GEOGRAPHICALLY ASSOCIATED SOILS: These are the moderately well drained Wilpoint soils on higher lying convex areas and poorly drained and very poorly drained Guffin soils on lower lying concave areas which are in a drainage sequence with Chaumont, and the competing Covington, Kingsbury, Livingston, and Vergennes soils. Also associated are the Benson, Newstead and Rhinebeck. Benson and Newstead are shallow and moderately deep soils occurring on adjacent bedrock controlled till landscapes. Rhinebeck soils are deep soils developed in lacustrine materials that contain slightly smaller amounts of clay.
DRAINAGE AND PERMEABILITY: Somewhat poorly drained. Runoff is slow. Permeability is slow or very slow. A seasonal high water table is at depths of 15 to 45 centimeters below the surface from December to May.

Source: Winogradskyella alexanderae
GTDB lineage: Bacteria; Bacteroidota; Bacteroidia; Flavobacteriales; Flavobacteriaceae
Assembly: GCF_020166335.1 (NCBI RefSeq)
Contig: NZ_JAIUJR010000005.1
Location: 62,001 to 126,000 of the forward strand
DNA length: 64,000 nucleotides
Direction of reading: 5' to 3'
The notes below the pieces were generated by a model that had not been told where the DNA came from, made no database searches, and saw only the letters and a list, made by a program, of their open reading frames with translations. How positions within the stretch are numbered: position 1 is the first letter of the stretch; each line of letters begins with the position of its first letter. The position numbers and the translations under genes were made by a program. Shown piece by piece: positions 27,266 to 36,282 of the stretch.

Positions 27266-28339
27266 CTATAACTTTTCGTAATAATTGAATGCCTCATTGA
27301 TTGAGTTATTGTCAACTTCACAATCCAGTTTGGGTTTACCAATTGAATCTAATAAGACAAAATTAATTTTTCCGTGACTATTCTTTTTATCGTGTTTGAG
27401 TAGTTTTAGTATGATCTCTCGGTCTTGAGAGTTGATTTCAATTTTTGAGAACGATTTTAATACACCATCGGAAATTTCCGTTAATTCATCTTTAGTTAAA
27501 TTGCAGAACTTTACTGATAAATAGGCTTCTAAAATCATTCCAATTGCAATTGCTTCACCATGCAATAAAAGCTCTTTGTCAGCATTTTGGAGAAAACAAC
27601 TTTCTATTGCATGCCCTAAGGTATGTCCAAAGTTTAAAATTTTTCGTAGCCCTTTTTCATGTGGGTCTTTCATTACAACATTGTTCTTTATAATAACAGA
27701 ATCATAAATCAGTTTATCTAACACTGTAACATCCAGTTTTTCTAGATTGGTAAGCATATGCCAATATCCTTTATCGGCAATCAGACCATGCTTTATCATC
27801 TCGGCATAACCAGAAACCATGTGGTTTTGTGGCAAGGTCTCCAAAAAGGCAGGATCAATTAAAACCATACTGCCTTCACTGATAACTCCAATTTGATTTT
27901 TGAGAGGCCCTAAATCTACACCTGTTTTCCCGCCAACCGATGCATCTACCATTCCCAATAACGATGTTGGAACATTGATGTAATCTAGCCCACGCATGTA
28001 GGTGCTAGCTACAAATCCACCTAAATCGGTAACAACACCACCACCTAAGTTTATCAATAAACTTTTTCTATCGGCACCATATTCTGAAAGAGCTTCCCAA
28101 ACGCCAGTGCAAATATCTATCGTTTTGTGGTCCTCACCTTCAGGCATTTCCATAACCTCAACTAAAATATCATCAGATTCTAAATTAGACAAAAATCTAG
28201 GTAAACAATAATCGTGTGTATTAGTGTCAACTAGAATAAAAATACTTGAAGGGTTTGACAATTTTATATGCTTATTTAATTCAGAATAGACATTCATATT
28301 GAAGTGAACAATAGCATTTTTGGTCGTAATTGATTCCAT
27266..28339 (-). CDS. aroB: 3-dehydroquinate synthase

USE AND VEGETATION: Cleared areas are used to grow hay, pasture, corn and oats with some idle areas growing sedges and other water-tolerant plants. Native vegetation is red maple, sugar maple, northern white cedar, white ash, eastern hemlock and shagbark hickory.
DISTRIBUTION AND EXTENT: St. Lawrence Valley of New York and possibly the Champlain Lowlands of New York. The series is moderately extensive.
MLRA SOIL SURVEY REGIONAL OFFICE (MO) RESPONSIBLE: Amherst, Massachusetts
SERIES ESTABLISHED: Jefferson County, New York, 1983.
REMARKS: This soil was previously classified as very fine, illitic, mesic Typic Ochraqualfs. The series was sampled in 1976 (Sample No. S76NY45-2, NSSL Nos. 76PO478 - 76PO482.) The lab data supports the new classification.